Two Russians among four charged after MI5 contributes to Yahoo hacking probe
MI5 made "substantial contributions" to an investigation which has seen four people - including two members of the Russian security services - charged over one of the largest data breaches in US history.
The US Justice Department announced on Wednesday that charges have been brought in relation to the 2014 attack which targeted around 500 million Yahoo accounts.
Acting Assistant Attorney General Mary McCord said: "We're here for one of the largest data breaches in US history.
"Today we are announcing the indictment of four individuals responsible for the 2014 hacking... of Yahoo, the theft of information about at least 500 million Yahoo accounts, and use of that information to obtain the contents of accounts at Yahoo and other providers."
FBI executive assistant director Paul Abbate said: "We are extremely grateful as well to our international partners for their assistance and support leading up to these criminal charges today.
"Those partners include Canada's Royal Canadian Mounted Police and, as mentioned, the Toronto police service and their fugitive squad.
"As well, the United Kingdom's MI5 made substantial contributions to the advancement of this investigation also."
He added that the indictment details how Russian federal security service officers worked together with criminal hackers and "conspired to plan and carry out one of the largest cyber intrusions in US history".
The accounts and personal details of around 500 million Yahoo users were compromised in the breach, and millions of users' contacts were also stolen.
Mr Abbate said the aim of the alleged theft was to enable the alleged perpetrators to carry out fraud schemes for their own personal financial gain and enrichment.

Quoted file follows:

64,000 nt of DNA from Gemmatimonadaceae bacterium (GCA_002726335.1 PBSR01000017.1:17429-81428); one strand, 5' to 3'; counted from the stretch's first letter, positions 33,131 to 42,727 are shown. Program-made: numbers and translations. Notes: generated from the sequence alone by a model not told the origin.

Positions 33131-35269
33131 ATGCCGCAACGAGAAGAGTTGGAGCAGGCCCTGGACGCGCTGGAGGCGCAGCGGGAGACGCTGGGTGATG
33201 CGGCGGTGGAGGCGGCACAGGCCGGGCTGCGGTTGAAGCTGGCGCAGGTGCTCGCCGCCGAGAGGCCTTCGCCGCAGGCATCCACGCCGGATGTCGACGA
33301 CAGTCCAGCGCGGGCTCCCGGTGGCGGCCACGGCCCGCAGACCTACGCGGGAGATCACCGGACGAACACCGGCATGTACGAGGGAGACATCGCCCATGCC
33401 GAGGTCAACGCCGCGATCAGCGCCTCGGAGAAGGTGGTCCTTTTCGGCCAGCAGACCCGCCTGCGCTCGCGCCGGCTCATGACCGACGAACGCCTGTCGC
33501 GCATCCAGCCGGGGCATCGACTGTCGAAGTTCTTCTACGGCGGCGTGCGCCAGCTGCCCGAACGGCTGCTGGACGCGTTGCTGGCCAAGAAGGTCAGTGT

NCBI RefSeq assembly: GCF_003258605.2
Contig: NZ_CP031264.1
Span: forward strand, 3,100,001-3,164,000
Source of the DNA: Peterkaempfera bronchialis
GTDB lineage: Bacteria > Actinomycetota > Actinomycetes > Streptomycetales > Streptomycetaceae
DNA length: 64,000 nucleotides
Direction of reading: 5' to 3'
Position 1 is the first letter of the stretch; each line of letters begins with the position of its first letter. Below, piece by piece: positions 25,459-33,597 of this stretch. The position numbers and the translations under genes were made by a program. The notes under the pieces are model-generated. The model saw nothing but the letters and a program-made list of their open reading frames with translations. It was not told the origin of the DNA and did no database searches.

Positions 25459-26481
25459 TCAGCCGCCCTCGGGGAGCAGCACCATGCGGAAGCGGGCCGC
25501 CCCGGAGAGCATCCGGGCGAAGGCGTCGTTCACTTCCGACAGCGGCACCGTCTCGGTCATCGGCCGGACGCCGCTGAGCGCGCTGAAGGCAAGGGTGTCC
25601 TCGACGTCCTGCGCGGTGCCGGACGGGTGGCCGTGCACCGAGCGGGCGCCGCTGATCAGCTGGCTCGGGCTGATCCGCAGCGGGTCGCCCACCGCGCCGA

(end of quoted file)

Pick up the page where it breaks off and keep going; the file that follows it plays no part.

Two of the arrested men are said to be Russian Federal Security Service officers, who allegedly "directed, facilitated and paid" the hackers.
"They worked with co-conspirators to hack the computers of American companies providing email and internet-related services," Ms McCord said.
Although the Justice Department has previously charged Russian hackers with cyber crime - as well as hackers sponsored by the Chinese and Iranian governments - this is the first criminal case brought against Russian government officials.
Yahoo only disclosed the 2014 breach last September when it began notifying the affected users that information such as their email addresses, birth dates, answers to security questions and other personal details may have been stolen.
Three months later, it revealed it had uncovered a separate hack in 2013.
In that attack about one billion accounts, including some that were also hit in 2014, were targeted.